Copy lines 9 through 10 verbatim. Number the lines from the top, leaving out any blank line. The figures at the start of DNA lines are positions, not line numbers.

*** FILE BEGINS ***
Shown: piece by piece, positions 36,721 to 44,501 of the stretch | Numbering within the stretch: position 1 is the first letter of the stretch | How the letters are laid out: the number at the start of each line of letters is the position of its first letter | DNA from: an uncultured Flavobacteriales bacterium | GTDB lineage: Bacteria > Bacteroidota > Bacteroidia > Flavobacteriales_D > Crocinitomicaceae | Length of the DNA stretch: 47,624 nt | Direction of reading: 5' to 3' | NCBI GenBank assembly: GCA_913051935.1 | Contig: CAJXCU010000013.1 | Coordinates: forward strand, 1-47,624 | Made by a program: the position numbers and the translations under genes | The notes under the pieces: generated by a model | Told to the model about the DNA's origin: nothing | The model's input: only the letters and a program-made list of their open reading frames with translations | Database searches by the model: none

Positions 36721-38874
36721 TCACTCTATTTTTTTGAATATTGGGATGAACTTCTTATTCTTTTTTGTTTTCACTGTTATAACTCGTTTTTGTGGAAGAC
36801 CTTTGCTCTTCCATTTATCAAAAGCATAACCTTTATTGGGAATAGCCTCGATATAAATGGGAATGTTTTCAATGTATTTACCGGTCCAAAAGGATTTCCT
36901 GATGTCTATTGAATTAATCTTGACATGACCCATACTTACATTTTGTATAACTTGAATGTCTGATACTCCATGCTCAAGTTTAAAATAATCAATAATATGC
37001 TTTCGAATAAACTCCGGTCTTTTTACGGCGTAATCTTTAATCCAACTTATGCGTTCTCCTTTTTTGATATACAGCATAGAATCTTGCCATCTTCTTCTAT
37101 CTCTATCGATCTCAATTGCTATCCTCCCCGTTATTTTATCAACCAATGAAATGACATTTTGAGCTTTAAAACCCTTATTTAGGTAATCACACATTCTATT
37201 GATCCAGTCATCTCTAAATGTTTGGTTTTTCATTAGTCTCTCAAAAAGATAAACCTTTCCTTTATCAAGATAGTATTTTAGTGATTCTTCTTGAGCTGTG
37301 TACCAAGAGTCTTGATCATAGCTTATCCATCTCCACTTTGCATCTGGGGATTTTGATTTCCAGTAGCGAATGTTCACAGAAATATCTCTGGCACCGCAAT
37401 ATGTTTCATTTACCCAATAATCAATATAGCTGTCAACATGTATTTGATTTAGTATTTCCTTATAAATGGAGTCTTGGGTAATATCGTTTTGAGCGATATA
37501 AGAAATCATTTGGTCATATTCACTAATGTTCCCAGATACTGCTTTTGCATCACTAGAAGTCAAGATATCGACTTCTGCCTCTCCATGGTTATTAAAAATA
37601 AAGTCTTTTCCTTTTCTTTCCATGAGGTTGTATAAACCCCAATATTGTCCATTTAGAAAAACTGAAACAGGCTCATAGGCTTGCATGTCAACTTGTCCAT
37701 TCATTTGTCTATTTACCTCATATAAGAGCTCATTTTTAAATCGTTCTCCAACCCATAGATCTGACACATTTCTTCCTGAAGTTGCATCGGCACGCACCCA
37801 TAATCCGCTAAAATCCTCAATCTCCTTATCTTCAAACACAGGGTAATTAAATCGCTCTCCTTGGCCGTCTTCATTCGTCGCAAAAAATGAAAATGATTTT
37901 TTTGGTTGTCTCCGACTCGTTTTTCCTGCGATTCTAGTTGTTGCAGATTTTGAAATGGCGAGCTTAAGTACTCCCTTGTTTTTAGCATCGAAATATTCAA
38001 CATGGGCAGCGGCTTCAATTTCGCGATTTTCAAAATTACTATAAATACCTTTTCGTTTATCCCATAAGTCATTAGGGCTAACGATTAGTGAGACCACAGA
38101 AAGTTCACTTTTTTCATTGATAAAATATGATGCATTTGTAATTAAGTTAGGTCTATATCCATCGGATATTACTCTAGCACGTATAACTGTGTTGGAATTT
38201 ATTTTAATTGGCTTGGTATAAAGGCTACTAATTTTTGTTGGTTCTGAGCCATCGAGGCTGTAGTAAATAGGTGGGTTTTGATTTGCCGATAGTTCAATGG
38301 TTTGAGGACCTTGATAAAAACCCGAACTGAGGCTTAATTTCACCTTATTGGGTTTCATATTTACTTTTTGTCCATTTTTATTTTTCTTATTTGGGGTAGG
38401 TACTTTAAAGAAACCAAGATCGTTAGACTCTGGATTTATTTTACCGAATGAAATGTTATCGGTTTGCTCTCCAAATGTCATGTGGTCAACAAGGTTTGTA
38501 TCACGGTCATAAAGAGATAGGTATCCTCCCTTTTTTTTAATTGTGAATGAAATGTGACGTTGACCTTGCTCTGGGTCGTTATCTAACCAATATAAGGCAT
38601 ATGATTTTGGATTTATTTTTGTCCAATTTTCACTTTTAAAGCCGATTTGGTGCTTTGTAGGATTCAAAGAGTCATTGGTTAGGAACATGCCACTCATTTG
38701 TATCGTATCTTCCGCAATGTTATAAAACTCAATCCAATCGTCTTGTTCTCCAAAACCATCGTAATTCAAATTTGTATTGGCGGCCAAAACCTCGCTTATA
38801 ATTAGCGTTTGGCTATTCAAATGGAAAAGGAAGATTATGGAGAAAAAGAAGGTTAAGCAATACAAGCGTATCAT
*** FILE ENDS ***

37301 TACCAAGAGTCTTGATCATAGCTTATCCATCTCCACTTTGCATCTGGGGATTTTGATTTCCAGTAGCGAATGTTCACAGAAATATCTCTGGCACCGCAAT
37401 ATGTTTCATTTACCCAATAATCAATATAGCTGTCAACATGTATTTGATTTAGTATTTCCTTATAAATGGAGTCTTGGGTAATATCGTTTTGAGCGATATA